Does time-out work?
Time-out is something I’ve used during my career and with my own children, (posing here quite happily for the purpose of this post) and yet I feel some time-out techniques highlighted by TV shows give the time out bad press and because of this many are unwilling to see the positive side of such techniques.
As with any parenting ideas, (you can read my views on smacking here,) techniques and advice, at the end of the day it is you as a parent that decides what is best for you and your child. You are the parenting expert on your own child.
The topic of time-out prompted me to ask my followers on Twitter if they used the technique and the response was pretty amazing. Everyone who replied, agreed that they had at some point, used time out, and that it worked well when used properly.
In my career working with children I have always used ‘time out’ when it has been needed. The times I use it are usually when a child is hurting another or could potentially harm themselves. I do find distraction works far better and can help stop a tantrum or explosion happening (more tips on tantrums right here.)
Why use Time-Out?
When a child has lost control, are fighting, hurting or biting another child it is important to remove them from that situation so they can calm down and think about what has happened/what they have done and how they are feeling. I’m not talking therapy thinking here – just a little time away with you to calm and be/feel safe.
Time-out doesn’t always mean leaving a child on their own! I think many misunderstand the technique. I think it works and is much nicer a technique if you can sit with them an talk about their behaviour, (older toddlers) even cuddle them if they are very upset. Time-out is simply about removing them from the situation so they can calm down. Time-out is designed to stop unwanted behaviour and to give your child some time and space from the situation and for older children in particular , to think about that behaviour. Sometimes having time out from the situation can decrease frustration, anger, temper and all the other emotions that come bubbling.
Explain Time-out to your child! I have to stress here that it’s very important when using time out, to explain what you are doing, why you are doing it, and how long they are going to be there. Even with toddlers. Putting a child on a ‘naughty step’ with no explanation and fighting with them to sit there isn’t ideal and isn’t going to help them understand why they are there. It won’t help them to feel reassured and it’s unlikely to stop them doing whatever they did that needed time-out, again.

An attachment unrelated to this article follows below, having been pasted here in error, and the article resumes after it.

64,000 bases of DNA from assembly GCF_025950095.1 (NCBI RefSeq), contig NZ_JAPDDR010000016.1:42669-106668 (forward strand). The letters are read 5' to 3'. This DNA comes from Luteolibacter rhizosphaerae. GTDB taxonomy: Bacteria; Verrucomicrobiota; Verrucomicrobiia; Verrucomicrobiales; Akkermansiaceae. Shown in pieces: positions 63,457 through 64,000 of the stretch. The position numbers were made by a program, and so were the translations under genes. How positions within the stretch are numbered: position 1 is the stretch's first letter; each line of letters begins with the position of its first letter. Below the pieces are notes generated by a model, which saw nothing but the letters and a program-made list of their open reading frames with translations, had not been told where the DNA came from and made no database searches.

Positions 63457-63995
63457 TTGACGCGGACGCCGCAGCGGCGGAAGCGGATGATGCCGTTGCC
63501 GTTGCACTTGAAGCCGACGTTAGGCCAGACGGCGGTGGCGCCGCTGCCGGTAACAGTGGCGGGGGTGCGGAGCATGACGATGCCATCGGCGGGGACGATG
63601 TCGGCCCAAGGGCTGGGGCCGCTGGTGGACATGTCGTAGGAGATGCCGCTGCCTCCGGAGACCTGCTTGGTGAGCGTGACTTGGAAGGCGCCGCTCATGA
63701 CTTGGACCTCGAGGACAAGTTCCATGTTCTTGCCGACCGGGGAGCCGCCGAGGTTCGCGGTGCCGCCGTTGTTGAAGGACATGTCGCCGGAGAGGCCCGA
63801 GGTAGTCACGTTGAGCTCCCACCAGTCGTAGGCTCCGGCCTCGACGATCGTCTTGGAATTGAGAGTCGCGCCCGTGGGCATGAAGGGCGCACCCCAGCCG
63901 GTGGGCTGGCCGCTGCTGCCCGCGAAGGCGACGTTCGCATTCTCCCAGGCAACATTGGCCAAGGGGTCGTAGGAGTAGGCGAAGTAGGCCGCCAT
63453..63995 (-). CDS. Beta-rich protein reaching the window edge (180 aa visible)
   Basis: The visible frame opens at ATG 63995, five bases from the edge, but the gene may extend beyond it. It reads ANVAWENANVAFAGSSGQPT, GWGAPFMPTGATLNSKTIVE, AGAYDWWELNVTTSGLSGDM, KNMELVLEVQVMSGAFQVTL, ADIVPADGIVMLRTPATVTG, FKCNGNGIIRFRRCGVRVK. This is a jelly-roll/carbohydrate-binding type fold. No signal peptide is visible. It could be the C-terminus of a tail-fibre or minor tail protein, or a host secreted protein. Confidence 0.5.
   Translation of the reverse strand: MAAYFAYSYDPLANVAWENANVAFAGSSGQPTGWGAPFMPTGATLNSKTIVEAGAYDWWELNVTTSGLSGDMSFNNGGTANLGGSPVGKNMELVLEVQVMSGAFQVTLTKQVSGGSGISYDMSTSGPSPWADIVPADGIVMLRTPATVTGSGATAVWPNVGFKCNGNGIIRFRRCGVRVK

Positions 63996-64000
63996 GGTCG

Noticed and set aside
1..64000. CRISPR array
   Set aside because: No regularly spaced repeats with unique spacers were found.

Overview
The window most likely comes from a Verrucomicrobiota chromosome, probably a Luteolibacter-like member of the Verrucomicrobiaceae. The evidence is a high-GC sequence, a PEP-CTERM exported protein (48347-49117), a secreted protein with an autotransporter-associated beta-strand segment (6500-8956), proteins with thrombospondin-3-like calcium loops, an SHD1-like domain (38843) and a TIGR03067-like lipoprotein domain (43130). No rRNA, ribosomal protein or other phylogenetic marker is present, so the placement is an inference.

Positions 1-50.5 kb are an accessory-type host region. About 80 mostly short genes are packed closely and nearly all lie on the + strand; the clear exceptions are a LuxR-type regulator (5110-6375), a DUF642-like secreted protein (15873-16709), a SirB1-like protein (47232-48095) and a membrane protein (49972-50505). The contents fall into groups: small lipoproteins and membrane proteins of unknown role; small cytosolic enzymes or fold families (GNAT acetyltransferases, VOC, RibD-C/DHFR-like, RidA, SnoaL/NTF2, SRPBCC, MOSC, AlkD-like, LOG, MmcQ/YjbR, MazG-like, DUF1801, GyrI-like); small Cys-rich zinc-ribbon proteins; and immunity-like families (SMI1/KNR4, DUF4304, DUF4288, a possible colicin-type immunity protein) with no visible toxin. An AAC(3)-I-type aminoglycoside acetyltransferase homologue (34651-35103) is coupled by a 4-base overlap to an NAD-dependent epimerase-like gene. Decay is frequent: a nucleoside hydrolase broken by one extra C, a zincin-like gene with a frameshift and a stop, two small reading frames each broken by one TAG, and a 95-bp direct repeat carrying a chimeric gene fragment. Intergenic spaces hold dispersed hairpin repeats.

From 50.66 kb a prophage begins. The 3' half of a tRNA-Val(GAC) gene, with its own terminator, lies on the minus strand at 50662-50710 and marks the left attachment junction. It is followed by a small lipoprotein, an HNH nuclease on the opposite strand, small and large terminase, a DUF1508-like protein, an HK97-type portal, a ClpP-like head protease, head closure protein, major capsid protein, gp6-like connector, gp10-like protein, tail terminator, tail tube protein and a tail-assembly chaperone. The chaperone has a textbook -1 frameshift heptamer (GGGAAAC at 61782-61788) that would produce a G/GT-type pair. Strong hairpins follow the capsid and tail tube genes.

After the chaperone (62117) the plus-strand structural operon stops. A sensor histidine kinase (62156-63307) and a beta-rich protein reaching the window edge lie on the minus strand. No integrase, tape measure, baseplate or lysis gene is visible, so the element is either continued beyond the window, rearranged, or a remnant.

The Naughty step! I have many parents contacting me regarding the naughty step! Lots say they can’t get their child to sit on it and have long battles. The problem is in the question- why use a step? If your child refuses to sit on the step because they are angry, it’s OK! As long as you have removed them from the situation they were in, you have achieved time-out
Top Tips for successful Time-Out!
1. Only use Time out as a last resort. Try and talk through situations first, or use avoidance/distraction techniques. I use time out if a child is endangering themselves or others.
2. Think of a space in your home where time out can be used. Avoid bedrooms – it’s not good to make sleeping places negative spaces! (A little rhyme for you there!)
3. ALWAYS explain what you are doing and why. Talk about the time out place before you use it. Talk them through the first time you use it and never leave your child crying there for long periods of time. This defeats the whole point of time out.
4. ALWAYS get your little one to apologise to the person they have hurt. This encourages understanding feelings of others and empathy.
5. Don’t use a timer. A minute for each age is silly. Your child is 2 one day and 3 the next – that’s a whole minute more and makes no difference whatsoever! It’s not necessary. Use your judgement on what you think will work best for your child. I find sometimes even 30 seconds is enough to make them understand what they did was wrong.
6. Be consistent! Whatever time out technique you decide to use, ensure you do it the same way each time so the process is predictable and understandable to your child.
7. ALWAYS reassure and cuddle after time out has been used and don’t keep going over their silly/harmful behaviour or reminding them of what they did.
I use time out because I want my children to learn responsibility, sensitivity, empathy, and sharing – very important life skills that help them succeed in life and develop healthy relationships with others.
The point in educating little ones about their negative behaviour is that we want them to eventually learn how to stop themselves from using those negative behaviours and find a better way for themselves and to live and play happily alongside others.